In an optometric practice, your staff interacts with dozens of people either face to face or over the phone every day. With the need to create positive interactions with every person your staff comes in contact with, it’s important that you create a culture where your staff not only is excited to come to work, but also a culture where the positive vibe increases productivity and a shared success throughout the optometric practice.
In this post, we’ll share a few tips on how you can build a positive culture to motivate your staff and increase productivity throughout your optometric practice.
How to Create a Productive Culture in Your Optometric Practice
Make Breaks Mandatory
Taking real breaks throughout the day reduces stress, improves productivity, and increases effectiveness. By encouraging your staff to take breaks and regroup you can help prevent employee burnout and reduce employee turnover rates.
If you see that staff members are working through their breaks, check with them and see if there’s too much on their plate.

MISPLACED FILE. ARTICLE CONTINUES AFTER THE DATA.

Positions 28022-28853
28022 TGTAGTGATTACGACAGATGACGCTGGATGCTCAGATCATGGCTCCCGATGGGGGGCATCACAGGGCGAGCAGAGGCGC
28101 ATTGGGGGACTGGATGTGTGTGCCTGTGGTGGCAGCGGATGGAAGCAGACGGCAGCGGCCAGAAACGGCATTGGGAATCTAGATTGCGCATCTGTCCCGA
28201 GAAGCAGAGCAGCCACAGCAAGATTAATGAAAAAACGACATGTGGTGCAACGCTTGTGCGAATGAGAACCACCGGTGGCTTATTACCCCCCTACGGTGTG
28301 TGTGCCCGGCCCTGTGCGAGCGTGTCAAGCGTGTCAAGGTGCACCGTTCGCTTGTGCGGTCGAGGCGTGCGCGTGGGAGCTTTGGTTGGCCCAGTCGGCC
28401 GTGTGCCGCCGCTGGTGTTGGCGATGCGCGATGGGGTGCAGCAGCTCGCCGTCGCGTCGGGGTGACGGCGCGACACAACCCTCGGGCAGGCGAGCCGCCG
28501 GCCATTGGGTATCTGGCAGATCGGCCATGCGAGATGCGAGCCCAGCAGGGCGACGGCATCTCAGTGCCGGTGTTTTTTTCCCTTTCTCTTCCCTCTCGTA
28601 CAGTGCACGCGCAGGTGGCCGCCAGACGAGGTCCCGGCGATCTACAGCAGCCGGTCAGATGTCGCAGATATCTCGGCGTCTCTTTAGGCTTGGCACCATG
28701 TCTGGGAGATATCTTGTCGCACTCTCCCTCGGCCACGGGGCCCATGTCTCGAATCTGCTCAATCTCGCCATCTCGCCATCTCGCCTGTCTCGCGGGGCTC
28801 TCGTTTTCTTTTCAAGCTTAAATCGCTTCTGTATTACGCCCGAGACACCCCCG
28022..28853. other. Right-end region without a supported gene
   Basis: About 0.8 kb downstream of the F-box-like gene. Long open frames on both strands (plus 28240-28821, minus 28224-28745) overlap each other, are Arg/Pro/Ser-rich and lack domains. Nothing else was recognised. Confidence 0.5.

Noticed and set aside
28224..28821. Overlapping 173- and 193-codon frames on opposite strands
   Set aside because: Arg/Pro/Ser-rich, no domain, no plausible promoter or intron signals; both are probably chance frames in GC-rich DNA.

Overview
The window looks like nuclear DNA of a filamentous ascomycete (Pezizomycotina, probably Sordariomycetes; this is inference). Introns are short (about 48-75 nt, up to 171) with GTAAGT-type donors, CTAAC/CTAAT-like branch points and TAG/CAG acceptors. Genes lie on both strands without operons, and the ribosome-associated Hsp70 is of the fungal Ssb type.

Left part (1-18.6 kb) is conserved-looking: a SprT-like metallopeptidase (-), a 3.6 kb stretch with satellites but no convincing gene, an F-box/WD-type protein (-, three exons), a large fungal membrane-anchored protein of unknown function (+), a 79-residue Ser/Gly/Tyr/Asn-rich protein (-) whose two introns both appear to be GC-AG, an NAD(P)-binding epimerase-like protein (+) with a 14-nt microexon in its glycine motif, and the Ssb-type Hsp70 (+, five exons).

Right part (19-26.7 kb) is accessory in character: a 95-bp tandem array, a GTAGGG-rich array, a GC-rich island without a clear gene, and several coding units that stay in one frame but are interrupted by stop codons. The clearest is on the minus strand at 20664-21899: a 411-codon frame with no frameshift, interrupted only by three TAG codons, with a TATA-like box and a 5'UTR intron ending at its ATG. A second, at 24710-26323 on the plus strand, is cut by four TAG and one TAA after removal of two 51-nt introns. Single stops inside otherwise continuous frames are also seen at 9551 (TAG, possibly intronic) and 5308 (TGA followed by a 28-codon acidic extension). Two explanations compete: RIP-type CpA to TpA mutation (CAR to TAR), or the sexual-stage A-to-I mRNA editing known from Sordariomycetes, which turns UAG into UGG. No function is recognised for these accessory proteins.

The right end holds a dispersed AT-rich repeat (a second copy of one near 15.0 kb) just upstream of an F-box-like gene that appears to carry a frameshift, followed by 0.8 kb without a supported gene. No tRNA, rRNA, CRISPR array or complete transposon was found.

Often, building collaborative relationships in the workplace starts outside of work. Especially if your practice has an optimized office workflow that promotes efficiently moving patients through your practice, then your staff may not have time in the office to build relationships with each other. By hosting off-site events, you can get the staff members to connect to build trust and foster collaboration.
Some ways you can create socializing events are though:
Monthly happy hours
Birthday lunches for the whole office
Document Your Culture
Your practice may have an employee handbook that describes how you want your staff to dress and behave. But is there anything about the culture you what to create in your practice? It doesn’t have to be anything too extensive, but by simply documenting your culture code, you can set standards from the very beginning of an employee’s time at your practice.
If a key component of your culture is transparency, then you need to be open and honest with your staff members. The moment your staff thinks that you’ve deviated from your culture code, then you have failed, and the standards you attempted to create are invalid.
When it comes to culture, everyone contributes.
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